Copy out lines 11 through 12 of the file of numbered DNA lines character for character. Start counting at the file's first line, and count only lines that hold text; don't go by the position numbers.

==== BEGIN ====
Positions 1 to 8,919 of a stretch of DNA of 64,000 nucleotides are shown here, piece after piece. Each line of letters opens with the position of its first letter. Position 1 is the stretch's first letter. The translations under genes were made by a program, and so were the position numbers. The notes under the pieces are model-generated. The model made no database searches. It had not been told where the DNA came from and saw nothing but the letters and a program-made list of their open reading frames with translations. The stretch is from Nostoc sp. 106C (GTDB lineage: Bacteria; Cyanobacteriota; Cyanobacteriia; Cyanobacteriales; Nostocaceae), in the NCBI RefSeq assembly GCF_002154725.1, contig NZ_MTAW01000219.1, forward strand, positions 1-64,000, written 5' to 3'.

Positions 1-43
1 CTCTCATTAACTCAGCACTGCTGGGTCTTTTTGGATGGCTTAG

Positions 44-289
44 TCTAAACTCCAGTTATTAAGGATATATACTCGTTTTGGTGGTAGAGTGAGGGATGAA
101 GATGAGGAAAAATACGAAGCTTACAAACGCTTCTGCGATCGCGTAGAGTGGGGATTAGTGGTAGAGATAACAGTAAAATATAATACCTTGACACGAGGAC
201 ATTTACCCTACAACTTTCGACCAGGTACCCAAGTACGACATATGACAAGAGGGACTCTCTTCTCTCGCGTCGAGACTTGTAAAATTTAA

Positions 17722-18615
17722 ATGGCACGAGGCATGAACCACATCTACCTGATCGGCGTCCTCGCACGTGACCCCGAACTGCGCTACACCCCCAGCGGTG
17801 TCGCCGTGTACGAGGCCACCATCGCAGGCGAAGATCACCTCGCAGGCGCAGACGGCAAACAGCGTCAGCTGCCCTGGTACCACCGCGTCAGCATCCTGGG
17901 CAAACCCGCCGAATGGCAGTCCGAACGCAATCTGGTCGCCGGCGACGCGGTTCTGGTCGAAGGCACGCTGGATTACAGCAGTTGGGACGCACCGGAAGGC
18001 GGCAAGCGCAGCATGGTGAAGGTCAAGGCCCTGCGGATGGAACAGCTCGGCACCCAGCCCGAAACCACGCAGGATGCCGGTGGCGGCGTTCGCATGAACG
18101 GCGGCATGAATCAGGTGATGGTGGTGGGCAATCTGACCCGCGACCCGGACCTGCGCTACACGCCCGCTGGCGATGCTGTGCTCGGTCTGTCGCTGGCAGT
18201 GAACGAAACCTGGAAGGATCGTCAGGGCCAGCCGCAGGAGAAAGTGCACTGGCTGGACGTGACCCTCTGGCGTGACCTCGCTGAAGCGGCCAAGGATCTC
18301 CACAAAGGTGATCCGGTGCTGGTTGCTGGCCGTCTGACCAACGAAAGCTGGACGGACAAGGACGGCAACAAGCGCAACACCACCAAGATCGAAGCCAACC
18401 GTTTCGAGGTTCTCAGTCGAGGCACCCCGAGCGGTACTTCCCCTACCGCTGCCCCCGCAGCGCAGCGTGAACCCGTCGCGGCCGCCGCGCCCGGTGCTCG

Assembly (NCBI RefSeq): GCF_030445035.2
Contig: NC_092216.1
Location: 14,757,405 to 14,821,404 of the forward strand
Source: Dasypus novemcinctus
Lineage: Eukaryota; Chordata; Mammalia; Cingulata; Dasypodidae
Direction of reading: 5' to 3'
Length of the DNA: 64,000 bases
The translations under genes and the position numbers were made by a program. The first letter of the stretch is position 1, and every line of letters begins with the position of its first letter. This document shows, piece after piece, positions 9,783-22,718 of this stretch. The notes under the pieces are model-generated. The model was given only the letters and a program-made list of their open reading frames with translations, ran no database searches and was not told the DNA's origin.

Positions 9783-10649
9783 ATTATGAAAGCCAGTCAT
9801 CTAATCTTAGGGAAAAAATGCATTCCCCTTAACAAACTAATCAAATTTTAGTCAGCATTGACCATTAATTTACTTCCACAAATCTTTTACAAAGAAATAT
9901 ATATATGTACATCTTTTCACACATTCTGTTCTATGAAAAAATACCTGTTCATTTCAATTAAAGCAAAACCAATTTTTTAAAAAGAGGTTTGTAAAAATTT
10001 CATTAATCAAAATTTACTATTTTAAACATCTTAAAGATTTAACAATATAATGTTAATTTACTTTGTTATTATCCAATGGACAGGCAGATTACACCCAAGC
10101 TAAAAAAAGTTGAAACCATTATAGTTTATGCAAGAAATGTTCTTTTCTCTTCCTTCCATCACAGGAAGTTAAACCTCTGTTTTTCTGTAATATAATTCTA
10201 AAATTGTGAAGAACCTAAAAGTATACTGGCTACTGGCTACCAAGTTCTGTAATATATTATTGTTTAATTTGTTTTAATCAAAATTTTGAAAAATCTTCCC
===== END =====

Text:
17901 CAAACCCGCCGAATGGCAGTCCGAACGCAATCTGGTCGCCGGCGACGCGGTTCTGGTCGAAGGCACGCTGGATTACAGCAGTTGGGACGCACCGGAAGGC
18001 GGCAAGCGCAGCATGGTGAAGGTCAAGGCCCTGCGGATGGAACAGCTCGGCACCCAGCCCGAAACCACGCAGGATGCCGGTGGCGGCGTTCGCATGAACG